Educational Research Applications (ISSN: 2575-7032)

Article / review article

"Teaching Students Synthesizing Molecules Mimicking an Existing Drug against Covid-19"

Moges Abebe1*, Lashan Eloise Knowles1, Bisrat Hailemeskel2

1Department of Biological and Physical Sciences, Saint Augustine University, Raleigh, NC, USA

2Department of Clinical & Administrative Pharmacy Sciences, College of Pharmacy, Howard University, NW Washington, DC, USA

*Corresponding author: Moges Abebe, Department of Biological and Physical Sciences, Saint Augustine University, Raleigh, NC 27610, NC, USA

Received Date: 26 May, 2020; Accepted Date: 01 June, 2020; Published Date: 06 June, 2020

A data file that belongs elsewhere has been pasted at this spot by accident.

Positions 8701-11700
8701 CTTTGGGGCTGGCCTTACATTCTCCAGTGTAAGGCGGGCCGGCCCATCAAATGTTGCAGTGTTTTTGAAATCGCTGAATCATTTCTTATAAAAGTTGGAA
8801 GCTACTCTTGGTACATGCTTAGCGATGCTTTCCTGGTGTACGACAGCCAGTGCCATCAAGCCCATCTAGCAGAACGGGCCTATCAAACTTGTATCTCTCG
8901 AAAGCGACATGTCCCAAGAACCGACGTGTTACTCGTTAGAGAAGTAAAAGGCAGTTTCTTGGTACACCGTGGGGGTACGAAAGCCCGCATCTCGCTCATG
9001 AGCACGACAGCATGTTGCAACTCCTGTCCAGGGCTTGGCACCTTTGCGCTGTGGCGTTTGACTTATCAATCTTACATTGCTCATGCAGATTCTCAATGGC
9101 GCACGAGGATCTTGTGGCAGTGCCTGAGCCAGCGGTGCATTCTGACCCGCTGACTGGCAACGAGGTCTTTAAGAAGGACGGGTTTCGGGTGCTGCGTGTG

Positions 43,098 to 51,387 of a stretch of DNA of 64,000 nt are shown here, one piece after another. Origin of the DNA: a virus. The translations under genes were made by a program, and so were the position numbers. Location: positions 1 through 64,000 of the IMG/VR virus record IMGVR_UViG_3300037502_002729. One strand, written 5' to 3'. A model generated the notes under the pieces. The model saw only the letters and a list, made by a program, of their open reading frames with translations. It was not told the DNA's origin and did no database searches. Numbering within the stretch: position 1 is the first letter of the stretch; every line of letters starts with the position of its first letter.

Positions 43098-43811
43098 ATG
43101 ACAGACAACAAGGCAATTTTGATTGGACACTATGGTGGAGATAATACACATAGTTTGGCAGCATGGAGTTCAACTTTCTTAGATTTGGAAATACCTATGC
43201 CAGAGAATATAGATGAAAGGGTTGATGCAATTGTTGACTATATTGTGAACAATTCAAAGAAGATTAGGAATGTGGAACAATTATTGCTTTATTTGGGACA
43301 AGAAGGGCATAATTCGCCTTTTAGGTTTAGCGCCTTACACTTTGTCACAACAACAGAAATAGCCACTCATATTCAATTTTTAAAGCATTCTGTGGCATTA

End of semester organic chemistry course projects are valuable learning assessment tools while giving students a creative opportunity and sparking interest for further research investigations. The purpose of this year’s project was to teach students how to synthesize a molecule that potentially mimics an existing drug that works against the COVID-19. The available drugs chosen for the project are those that are proposed to work either by prohibiting the easy entry of the virus into respiratory tissues or those who deprive the virus’s ability to reproduce once they enter the cell. An investigative search in historical literature and the current conditions of the virus enabled students to create a unique and innovative product that requires a cumulative learned knowledge. History has shown that when a new virus becomes pandemic it takes time for researchers to create a drug, test the results, and gets approved by the Food and Drug Administration (FDA) for public availability. If given an opportunity, students can offer their untapped imagination and resourcefulness to produce the groundwork for a drug that will fight the COVID-19 virus. In this project, three drugs that are in clinical trials against Covid-19 were studied. Their structure activity and active functional group were reviewed. Based on their structure using their proposed active functional group, a chemical molecule was synthesized using phenol as a starting molecule and adding butanoic acid with an amino group as an attachment. The final functional groups in the molecule are a hydroxide group, benzene ring, amine, an ester, and two methyl groups. By mimicking the active functional groups in drugs that are in clinical trail at the time this review, we hopefully achieved our goal of teaching students a strategy that potentially leads to new drug discovery.